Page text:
Bevy of deals stir up baseball
BOSTON (AP) — Free-agent catcher A.J. Pierzynski has agreed to a one-year contract with the Boston Red Sox, a person with knowledge of the negotiations said Tuesday.
The deal would be pending a physical. The person spoke on condition of anonymity because the team hadn’t finalized the agreement.
The lefty-hitting Pierzynski and righty David Ross, the backup, both will be 37 next season. With catching prospects Christian Vazquez and Blake Swihart making their way up the system, the Red Sox were reluctant to give a multiyear deal to free agent Jarrod Saltalamacchia, their starter the past three seasons.
Pierzynski hit .272 with 17 homers and 70 RBIs last season, his only one with the Texas Rangers. He walked just 11 times and doesn’t fit the Red Sox preference for patient hitters who work the count. In 2012, he had 27 homers and 28 walks, both career highs.
AP Source: Yanks, Ellsbury reach $153M, 7-yr deal
NEW YORK — Free agent outfielder Jacoby Ellsbury, fresh off winning the World Series with Boston, reached agreement with the rival New York Yankees on a seven-year contract worth about $153 million, a person familiar with the negotiations said Tuesday night.
Ellsbury is the second major free-agent addition in the Yankees’ offseason rebuilding. He was to take a physical in New York on Wednesday, the person said, speaking on condition of anonymity because no statements were authorized.
The Yankees also had been negotiating with Shin-Soo Choo, who like Ellsbury is represented by agent Scott Boras.
Earlier Tuesday, New York finalized an $85 million, five-year contract with All-Star catcher Brian McCann.
AP sources: Saltalamacchia, Marlins reach deal
MIAMI — Catcher Jarrod Saltalamacchia is going from the World Series champions to a team that lost 100 games.
Saltalamacchia has agreed to a $21 million, three-year deal with the Miami Marlins, two people familiar with the negotiations said Tuesday. The people confirmed the agreement to The Associated Press on condition of anonymity because the contract had not been finalized.
Saltalamacchia started the past three seasons for the Boston Red Sox, who were reluctant to offer him a multiyear deal. The switch-hitter batted a career-high .273 with 15 homers, 40 doubles and 65 RBIs last season. He hit .188 in the postseason and was benched during the World Series.
The Marlins will count on Saltalamacchia to give their offense a much-needed boost. Miami ranked last in the majors in 2013 in runs and batting, and their catchers batted only .194 and totaled nine home runs, with Jeff Mathis, Rob Brantly and Miguel Olivo sharing the job.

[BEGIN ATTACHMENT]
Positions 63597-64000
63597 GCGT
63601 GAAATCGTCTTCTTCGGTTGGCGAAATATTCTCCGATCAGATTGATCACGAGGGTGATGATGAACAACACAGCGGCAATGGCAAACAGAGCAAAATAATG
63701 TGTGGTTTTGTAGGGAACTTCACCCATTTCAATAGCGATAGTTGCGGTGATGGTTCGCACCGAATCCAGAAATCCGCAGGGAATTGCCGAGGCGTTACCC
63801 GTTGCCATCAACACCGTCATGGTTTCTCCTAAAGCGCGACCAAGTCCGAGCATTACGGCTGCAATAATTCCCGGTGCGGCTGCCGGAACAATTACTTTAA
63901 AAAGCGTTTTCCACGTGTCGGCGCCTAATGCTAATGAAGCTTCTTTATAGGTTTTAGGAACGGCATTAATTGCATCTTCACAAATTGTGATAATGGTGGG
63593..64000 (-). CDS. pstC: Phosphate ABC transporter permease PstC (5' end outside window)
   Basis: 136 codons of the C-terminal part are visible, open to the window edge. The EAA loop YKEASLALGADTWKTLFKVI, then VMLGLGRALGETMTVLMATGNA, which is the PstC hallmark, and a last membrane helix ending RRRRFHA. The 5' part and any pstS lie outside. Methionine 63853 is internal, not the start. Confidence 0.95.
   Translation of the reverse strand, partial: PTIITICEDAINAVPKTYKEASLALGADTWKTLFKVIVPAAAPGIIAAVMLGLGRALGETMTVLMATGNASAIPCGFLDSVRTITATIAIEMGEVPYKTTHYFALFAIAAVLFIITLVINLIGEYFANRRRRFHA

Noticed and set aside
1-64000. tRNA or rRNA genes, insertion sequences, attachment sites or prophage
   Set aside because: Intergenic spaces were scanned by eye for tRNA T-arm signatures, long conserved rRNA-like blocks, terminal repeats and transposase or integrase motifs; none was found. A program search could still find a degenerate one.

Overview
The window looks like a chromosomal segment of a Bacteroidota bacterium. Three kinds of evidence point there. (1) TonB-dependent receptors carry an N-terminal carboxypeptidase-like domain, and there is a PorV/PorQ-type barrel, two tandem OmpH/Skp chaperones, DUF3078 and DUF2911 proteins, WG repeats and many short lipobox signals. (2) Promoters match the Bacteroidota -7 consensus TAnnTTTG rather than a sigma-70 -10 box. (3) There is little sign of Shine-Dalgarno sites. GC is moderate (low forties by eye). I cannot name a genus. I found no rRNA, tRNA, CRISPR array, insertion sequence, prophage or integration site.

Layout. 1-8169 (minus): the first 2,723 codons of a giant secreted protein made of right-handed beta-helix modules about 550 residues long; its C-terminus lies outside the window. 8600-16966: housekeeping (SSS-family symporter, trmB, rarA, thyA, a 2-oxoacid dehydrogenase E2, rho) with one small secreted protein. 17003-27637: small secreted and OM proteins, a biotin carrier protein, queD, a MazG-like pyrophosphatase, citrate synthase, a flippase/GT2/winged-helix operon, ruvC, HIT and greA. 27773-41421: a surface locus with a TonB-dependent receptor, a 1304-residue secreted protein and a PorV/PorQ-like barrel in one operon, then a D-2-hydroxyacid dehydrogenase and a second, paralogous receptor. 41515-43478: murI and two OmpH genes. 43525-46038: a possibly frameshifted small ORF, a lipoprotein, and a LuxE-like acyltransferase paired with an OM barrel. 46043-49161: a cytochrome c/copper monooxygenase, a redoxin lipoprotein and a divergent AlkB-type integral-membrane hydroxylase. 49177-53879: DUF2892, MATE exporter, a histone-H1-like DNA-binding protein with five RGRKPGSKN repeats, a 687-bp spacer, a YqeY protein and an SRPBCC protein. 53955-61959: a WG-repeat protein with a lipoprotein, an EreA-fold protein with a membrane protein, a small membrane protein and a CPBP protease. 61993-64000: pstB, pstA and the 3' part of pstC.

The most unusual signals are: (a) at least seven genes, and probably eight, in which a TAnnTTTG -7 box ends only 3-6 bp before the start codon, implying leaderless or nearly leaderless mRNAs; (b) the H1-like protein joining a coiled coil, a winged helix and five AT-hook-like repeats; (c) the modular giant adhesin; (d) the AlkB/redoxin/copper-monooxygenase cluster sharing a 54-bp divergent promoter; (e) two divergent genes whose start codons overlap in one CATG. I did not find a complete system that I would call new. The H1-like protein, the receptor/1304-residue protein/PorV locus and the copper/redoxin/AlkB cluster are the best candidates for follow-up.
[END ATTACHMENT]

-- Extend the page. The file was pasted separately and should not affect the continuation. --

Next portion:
Astros get OF Dexter Fowler in trade with Rockies
HOUSTON — Dexter Fowler is looking forward to a new beginning with the rebuilding Houston Astros while also dealing with what he calls a bittersweet ending to his time with the Colorado Rockies.
Astros acquired the outfielder and a player to be named from the Rockies on Tuesday for outfielder Brandon Barnes and right-hander Jordan Lyles.
Drafted by Colorado in 2004, Fowler has spent his entire career with the Rockies. He joins a team that has posted three straight 100-plus loss seasons, including a franchise-record 111 losses in 2013 in its first year in the American League.
The speedy 27-year-old Fowler hit .263 with 18 doubles, 42 RBIs and 19 stolen bases in 119 games last season.
Fowler, a switch-hitter who primarily plays center field, hit .300 in 2012.
“One of our goals this offseason was to bring in an outfielder who can spark our offense,” Houston general manager Jeff Luhnow said. “Dexter is an exciting player who can help with the bat, with his legs, and with his glove.”
Fowler missed a big chunk of the last month of the season with an injured left knee, but said Tuesday that the problem was behind him.
“I’m awesome,” he said. “I’m healthy and ready to go.”
Fowler hasn’t had any extended conversations with Luhnow, but expects to play center field for the Astros next season and called the position “home.” He isn’t worried about navigating Tal’s Hill in center field at Minute Maid Park.
“I played in the biggest yard in major league baseball, so I don’t think anything is as challenging as Coors is,” he said.
The Astros had the lowest payroll in the majors last season at less than $30 million. Houston owner Jim Crane said this offseason that he planned to start investing money into the payroll this season, and Tuesday’s move is a sign that he was serious about that statement. Fowler is set to make $7.35 next season before he is eligible for arbitration in 2015.
Fowler said he doesn’t know any of the Astros players. He said he does know manager Bo Porter and is looking forward to playing for him.
Fowler is spending this offseason in Salt Lake City and said he’ll train there until spring training because he and his wife are expecting their first child in January.
“She can’t travel,” he said, “so neither can I.”
The 23-year-old Lyles was 7-9 with one save and a 5.59 ERA in 27 games — 25 starts — in 2013. He was a supplemental first-round pick by the Astros in 2008 and fills a need the Rockies have for a starting pitcher. Lyles made his debut at 20 and already has 65 career starts. He feels fortunate to have so much experience at such a young age.
“I’m going to continue to learn,” he said. “I’ll never stop trying to learn.”
But he does know that pitching at Coors Field won’t be easy.
“The park is obviously different,” he said. “A lot of people don’t like going there, but I’m up for the challenge and I think it’s going to be fun.”
Barnes, also 27, hit .240 with eight home runs and 41 RBIs as a rookie last season. He also became known for his knack for hustling to make great catches in center field.
“I’m excited for a new chapter and a new experience,” Barnes said. “I’ve always prided myself on how hard I work and I plan on working really hard there and being a part of the Rockies’ future and hopefully winning some championships.”